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Valkyrie review

From German-language authenticity (with US twang) to full English mid-sentence, Valkyrie’s uncertainty tumbles from the screen in its first scene.

It tells of the 20 July 1944 plot to assassinate Adolf and frame the SS for the crime. Cruise and his cohorts were soldiers before the Nazis, but with Allies Berlin-bound, they only forecast doom for their beloved fatherland.

They are now the German Resistance, secretly fighting the world’s most ruthless dictator… Sounds thrilling, right?

But as anyone with a fingertip grasp of facts knows, the eponymous Operation failed. As such the script has to zing off the screen to create any tension, but despite the combined talents of The Usual Suspects’ Bryan Singer and Christopher McQuarrie, not to mention an array of Brit thesp talent, the story hiccups on history.

Predetermined outcomes don’t have to suffocate suspense – Thirteen Days had a killer script, Titanic invented a swoony romance, The Queen had Helen Mirren – but despite the inherent danger of a totalitarian state, Valkyrie never fizzles, all too often feeling like a dreary, talky procedural.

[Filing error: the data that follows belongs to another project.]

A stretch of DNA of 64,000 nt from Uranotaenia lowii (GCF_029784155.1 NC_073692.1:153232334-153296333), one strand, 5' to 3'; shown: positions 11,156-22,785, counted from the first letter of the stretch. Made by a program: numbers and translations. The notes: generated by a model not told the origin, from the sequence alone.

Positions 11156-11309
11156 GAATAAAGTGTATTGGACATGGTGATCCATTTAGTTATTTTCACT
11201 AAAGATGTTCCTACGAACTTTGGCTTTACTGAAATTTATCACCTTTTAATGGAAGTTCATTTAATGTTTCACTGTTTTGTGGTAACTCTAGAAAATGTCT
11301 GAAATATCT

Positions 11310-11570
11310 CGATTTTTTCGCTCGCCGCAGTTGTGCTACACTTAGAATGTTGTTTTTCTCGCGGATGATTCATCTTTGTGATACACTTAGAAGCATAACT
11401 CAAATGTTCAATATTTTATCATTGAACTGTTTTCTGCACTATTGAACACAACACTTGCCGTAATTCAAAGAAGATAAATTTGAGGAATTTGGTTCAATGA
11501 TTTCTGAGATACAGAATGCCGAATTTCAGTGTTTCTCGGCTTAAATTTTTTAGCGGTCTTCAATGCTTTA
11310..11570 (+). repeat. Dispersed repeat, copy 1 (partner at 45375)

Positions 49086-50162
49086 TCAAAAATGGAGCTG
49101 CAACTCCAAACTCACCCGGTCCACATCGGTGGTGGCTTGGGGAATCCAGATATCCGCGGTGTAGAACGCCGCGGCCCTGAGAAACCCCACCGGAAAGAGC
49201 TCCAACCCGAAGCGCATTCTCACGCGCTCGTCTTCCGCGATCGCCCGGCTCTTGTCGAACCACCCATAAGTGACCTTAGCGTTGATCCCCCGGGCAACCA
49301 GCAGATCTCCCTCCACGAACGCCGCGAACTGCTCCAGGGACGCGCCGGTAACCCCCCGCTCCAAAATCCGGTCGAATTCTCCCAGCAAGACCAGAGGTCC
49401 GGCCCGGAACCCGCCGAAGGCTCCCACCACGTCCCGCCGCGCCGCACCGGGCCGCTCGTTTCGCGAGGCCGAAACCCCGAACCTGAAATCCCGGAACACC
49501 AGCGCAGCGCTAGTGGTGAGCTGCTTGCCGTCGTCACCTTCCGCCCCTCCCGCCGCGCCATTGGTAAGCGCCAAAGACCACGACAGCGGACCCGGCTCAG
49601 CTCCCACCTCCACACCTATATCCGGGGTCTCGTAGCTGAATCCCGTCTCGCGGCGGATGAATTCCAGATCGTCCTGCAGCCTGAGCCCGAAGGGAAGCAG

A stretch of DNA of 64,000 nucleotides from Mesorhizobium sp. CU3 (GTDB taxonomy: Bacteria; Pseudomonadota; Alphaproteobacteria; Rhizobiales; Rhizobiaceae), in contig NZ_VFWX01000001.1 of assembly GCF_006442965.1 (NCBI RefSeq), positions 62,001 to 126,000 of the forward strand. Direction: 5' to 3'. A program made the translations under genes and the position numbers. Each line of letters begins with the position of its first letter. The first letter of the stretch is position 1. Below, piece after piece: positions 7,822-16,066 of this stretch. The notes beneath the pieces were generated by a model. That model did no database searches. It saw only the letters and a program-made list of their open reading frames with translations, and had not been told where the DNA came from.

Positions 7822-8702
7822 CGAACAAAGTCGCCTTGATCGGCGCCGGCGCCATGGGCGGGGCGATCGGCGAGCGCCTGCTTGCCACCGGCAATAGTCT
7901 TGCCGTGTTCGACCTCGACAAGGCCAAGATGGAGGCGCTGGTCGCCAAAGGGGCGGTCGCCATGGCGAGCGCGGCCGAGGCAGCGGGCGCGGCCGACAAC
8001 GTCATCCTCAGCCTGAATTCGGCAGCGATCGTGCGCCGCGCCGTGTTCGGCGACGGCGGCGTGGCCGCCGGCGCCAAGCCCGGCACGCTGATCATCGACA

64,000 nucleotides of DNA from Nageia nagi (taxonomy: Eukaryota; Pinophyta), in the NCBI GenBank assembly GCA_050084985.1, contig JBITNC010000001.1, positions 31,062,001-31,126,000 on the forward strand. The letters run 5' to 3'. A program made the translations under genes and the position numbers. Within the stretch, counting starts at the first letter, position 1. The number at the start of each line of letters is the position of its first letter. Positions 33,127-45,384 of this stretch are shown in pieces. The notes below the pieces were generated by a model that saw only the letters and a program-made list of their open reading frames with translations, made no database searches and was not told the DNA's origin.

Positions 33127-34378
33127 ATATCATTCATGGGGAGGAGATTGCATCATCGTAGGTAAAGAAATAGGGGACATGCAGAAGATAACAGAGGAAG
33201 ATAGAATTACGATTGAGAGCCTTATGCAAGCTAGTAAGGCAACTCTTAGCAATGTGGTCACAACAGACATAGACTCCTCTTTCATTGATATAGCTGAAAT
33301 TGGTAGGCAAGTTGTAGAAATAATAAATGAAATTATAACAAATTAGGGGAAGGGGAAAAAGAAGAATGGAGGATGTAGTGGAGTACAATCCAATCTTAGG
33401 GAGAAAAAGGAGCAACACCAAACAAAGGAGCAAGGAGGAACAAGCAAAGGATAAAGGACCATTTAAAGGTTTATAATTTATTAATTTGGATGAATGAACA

Not that there aren’t positives. The set design is exemplary (who’s got hold of all those Nazi uniforms now, eh?), exec producer/star Cruise is pumped and engaging throughout, while there’s no doubting the acting chops of Tom Wilkinson and Eddie Izzard – the latter stealing the show in a wholly straight role.

But overall? A botched op. Art imitating life. “There has to be a chance of success!” bellows Cruise to his fellow Hitler-hating Germans as they plot a plan they really should have actioned at least five years previously.

But in a work long in gestation, short on setpieces and thrills, Singer’s sixth film is as successful in entertaining its audience as Stauffenberg and co were at offing the Führer.

Jonathan Dean

There’s a whiff of pointlessness hanging over this whole affair. The fact that Valkyrie is not the thriller the trailer promises is treason against the talent.

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